Don't lose the badges, certificates, points and connections you have worked so hard to achieve. Log in to the Microsoft Educator Community now to convert your login details to a Microsoft account. 

Wednesday, 14 March 2018

TechnoGranny uses Skype to create a Classroom in the Sky

This week, eleven South African teachers, are attending the E2 Education Exchange in Singapore. This prestigious conference brings together over 300 innovative teachers from around the world to share their best practices and to learn more about how to use Microsoft technologies in the Classroom.


Phuti Ragophala, a Microsoft Fellow and passionate advocate of using technology to enhance teaching and learning, was selected to present a session on how she uses Skype to break down the walls and bring the world into the classroom at E2.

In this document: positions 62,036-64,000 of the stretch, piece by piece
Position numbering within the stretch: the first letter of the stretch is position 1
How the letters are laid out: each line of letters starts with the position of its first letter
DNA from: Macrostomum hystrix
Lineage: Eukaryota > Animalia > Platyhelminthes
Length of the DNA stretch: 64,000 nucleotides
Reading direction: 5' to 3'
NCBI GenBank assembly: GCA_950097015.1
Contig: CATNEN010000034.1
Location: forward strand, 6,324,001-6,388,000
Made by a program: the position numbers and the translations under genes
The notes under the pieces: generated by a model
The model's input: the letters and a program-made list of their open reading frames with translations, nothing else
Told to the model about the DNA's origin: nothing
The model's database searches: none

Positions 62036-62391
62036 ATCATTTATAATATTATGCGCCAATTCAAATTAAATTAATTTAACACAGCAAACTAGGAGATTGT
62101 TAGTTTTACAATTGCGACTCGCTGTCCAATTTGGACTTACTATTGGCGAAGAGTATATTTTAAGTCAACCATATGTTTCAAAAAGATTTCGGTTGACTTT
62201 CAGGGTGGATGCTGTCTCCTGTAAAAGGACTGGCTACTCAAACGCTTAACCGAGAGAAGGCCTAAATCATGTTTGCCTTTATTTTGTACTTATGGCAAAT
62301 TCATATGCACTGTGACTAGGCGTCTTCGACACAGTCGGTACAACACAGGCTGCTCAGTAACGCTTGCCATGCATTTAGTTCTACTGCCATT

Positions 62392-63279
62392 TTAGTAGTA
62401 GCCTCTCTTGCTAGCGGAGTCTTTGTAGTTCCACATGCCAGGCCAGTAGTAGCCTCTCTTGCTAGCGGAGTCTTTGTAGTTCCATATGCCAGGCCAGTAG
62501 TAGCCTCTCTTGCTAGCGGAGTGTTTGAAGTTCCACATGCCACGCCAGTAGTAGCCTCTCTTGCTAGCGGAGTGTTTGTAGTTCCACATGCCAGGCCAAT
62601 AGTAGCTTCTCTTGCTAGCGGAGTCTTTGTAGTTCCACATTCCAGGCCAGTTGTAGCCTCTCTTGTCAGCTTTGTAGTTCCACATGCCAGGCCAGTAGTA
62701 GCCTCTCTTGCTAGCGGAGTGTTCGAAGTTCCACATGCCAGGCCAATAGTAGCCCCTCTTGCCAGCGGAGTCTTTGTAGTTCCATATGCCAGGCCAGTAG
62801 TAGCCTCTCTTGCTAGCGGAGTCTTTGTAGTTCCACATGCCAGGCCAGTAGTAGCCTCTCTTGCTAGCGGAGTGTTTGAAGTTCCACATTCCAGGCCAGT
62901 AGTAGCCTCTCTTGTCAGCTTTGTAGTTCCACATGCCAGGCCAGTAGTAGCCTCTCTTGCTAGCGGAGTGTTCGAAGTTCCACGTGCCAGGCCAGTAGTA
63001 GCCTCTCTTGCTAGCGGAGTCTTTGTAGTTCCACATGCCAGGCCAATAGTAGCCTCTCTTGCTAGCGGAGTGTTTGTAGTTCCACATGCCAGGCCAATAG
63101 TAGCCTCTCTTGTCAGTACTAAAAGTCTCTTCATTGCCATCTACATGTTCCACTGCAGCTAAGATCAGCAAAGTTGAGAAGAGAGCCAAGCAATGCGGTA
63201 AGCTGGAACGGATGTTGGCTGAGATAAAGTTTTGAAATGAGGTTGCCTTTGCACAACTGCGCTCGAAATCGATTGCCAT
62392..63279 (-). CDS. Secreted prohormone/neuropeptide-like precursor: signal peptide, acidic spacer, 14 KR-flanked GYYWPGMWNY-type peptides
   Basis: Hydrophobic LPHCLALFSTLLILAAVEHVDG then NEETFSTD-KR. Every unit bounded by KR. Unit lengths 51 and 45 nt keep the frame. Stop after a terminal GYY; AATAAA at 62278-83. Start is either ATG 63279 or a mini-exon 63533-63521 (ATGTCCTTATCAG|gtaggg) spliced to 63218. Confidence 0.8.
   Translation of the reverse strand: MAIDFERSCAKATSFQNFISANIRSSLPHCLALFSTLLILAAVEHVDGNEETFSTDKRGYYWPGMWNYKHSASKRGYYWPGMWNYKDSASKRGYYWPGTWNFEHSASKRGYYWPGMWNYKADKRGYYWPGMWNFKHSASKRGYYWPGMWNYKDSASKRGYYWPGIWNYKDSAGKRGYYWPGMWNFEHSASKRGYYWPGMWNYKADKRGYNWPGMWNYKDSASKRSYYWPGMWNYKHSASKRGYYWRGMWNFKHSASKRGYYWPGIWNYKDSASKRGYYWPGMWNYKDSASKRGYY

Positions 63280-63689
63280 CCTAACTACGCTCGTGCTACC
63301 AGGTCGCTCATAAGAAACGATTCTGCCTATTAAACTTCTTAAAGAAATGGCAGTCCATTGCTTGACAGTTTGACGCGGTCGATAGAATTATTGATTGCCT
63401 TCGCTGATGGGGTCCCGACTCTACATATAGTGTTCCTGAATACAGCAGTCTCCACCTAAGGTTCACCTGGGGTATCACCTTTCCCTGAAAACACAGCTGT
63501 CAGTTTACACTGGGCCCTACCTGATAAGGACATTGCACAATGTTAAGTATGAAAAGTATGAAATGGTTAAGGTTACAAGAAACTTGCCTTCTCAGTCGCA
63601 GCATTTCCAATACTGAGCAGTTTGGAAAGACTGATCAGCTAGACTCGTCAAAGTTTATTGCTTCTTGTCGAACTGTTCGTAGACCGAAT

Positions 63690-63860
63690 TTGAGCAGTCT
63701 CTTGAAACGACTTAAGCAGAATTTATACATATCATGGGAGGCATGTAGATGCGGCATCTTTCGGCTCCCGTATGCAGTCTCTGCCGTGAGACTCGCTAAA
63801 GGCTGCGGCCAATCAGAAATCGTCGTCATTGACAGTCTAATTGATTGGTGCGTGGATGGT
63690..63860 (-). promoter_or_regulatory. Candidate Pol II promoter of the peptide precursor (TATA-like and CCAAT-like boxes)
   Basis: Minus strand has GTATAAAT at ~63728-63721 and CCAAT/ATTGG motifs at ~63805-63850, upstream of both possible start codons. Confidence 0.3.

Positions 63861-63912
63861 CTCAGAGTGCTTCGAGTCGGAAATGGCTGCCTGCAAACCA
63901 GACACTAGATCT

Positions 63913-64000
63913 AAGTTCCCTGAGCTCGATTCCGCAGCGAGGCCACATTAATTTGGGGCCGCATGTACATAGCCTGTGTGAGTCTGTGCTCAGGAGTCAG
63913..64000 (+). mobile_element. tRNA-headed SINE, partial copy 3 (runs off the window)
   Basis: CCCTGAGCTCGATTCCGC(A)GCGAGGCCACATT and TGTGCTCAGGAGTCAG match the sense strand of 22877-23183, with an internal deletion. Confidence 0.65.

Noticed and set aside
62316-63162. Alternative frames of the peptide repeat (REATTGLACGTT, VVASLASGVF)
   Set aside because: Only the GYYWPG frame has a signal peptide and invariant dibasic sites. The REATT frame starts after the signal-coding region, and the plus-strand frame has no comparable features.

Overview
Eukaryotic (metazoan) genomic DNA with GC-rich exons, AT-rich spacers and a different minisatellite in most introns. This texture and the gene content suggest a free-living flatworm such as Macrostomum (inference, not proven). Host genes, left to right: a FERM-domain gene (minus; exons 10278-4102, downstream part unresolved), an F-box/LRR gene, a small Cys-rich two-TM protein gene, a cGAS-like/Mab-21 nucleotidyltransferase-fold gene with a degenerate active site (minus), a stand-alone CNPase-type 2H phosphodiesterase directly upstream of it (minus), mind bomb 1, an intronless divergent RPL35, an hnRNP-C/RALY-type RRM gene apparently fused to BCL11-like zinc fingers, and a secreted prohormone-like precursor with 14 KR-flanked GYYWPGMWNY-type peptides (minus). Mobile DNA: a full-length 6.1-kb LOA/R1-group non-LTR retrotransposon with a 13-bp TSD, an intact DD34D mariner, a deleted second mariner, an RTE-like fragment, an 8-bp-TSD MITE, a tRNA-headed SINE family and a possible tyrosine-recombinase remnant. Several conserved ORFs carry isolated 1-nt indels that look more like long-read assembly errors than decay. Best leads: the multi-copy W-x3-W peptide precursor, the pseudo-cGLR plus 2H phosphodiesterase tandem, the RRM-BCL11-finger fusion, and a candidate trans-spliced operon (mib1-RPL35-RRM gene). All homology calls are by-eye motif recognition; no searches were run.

Phuti says: "After retiring from being a school principal at Pula Madibogo Primary School in Limpopo I recognized a digital gap amongst youth and educators in my community. From my home I am able to access many schools nationally and internationally to share innovative ways of learning and teaching using free Microsoft resources like Skype".

Through leveraging the power of Skype, Phuti has been a guest speaker to a class in Texas; she has spoken to children at the KAKUMA refugee camp in Kenya; and she has presented at Microsoft events and webinars. Phuti has also used Skype to be part of global collaborative projects on climate action and supporting victims of sexual abuse.